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Disability Action Center NW


When figuring out home accessibility from a sudden onset of disability, it can seem overwhelming. First you need to focus on providing an accessible bedroom and bathroom. Replace plush carpeting with hard floors that are easy to roll over. Consider an adjustable bed. If possible make a roomier bathroom. A no-sill roll-in shower and handheld shower head with space for a bath chair can help a person bathe with independence. Don’t forget the grab bars. Have storage located in reachable shelves or drawers. An outlet behind the toilet allows for installation of a bidet.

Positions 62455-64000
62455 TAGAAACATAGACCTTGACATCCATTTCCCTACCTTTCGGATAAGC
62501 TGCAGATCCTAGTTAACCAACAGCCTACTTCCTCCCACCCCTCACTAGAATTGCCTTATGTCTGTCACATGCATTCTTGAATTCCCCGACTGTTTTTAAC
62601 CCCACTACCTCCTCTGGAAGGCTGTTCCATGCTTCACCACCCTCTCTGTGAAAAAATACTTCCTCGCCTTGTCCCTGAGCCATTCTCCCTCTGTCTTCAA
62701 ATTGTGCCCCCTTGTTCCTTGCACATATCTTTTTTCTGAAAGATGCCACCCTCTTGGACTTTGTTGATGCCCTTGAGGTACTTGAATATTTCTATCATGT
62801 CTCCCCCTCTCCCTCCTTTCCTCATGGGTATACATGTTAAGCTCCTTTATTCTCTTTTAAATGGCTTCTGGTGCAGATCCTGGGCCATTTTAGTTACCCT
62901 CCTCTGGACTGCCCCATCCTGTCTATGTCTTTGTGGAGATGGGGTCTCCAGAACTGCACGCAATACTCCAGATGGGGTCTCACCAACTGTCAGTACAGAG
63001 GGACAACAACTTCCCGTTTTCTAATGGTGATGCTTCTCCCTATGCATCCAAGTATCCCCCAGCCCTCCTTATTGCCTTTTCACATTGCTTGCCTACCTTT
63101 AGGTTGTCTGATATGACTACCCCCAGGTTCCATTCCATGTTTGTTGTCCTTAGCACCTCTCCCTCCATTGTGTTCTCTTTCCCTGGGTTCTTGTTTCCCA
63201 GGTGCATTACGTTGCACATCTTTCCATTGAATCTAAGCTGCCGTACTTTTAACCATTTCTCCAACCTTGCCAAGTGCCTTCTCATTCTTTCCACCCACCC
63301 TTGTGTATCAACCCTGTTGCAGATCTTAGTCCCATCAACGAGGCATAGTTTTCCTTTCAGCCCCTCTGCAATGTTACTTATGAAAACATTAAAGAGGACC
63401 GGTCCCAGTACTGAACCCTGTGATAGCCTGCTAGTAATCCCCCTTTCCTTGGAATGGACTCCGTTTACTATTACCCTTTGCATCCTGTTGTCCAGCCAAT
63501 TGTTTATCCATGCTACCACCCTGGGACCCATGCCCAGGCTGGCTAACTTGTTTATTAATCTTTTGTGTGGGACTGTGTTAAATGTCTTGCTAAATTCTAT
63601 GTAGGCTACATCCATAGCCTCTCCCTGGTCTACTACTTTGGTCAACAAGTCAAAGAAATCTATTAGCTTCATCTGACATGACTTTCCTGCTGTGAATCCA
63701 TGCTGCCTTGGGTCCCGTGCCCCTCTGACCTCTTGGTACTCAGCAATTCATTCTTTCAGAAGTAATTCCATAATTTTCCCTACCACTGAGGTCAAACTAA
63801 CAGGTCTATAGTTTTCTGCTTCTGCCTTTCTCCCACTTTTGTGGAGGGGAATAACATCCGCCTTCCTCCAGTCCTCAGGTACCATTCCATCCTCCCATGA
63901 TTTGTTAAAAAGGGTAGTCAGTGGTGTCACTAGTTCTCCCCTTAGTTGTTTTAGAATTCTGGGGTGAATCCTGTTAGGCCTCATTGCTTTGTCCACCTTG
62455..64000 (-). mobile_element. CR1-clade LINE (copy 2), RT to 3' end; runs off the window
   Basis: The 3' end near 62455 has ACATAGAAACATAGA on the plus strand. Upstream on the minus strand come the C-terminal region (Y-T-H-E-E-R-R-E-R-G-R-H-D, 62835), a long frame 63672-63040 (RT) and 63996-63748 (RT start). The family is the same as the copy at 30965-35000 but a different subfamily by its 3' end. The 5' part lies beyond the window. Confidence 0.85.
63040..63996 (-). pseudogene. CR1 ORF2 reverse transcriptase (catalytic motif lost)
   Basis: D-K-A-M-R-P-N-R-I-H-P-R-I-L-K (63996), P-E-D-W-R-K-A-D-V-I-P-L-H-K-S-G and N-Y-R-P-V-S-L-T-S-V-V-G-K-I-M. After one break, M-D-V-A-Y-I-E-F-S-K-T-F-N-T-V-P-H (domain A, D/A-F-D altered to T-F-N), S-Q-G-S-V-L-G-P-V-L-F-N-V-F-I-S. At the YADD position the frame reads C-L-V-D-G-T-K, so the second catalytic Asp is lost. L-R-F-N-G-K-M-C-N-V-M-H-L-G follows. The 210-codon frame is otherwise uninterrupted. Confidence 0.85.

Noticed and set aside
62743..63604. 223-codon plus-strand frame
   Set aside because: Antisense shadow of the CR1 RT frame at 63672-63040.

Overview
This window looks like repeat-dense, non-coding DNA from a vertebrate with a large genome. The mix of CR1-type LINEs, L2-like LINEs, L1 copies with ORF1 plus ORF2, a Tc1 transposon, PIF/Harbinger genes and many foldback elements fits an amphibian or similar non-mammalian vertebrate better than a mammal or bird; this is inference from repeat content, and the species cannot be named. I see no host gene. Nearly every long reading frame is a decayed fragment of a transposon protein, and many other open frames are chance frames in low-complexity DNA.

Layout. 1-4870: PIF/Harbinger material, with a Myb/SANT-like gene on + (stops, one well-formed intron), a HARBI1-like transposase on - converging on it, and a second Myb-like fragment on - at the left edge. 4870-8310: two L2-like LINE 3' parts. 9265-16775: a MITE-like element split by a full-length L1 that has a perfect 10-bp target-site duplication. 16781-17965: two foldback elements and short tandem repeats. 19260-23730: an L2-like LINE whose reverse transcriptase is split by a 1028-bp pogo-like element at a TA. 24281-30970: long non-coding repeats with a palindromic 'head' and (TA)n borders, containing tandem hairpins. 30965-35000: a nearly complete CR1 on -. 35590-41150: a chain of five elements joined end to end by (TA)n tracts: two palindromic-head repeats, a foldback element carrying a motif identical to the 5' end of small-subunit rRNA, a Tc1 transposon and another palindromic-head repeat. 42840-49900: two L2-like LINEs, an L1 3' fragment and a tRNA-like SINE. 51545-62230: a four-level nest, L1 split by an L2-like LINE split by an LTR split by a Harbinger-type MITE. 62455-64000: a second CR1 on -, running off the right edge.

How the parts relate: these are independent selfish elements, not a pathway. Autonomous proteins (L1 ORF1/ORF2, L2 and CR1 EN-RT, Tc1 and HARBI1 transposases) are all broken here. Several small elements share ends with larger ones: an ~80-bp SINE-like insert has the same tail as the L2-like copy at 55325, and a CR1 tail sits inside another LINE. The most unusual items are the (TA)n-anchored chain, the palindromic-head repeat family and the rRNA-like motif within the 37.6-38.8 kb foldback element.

Next comes the kitchen. Access means room to move around in. Foot rests on wheelchairs can bang into cabinets so think about raising the toe kicks under cabinets. Consider adding a table height surface for food prep. Drawers are easier to access than cabinets. Pull out storage bins work better than a closet style pantry and you can see things from both sides!

Access to rooms or the outdoors where doorways are narrow can be inexpensively fixed by adding offset hinges. These let the door swinge completely out of the way, gaining an additional 2″.

And living room furniture can include easy to transfer to sofas or lift chairs.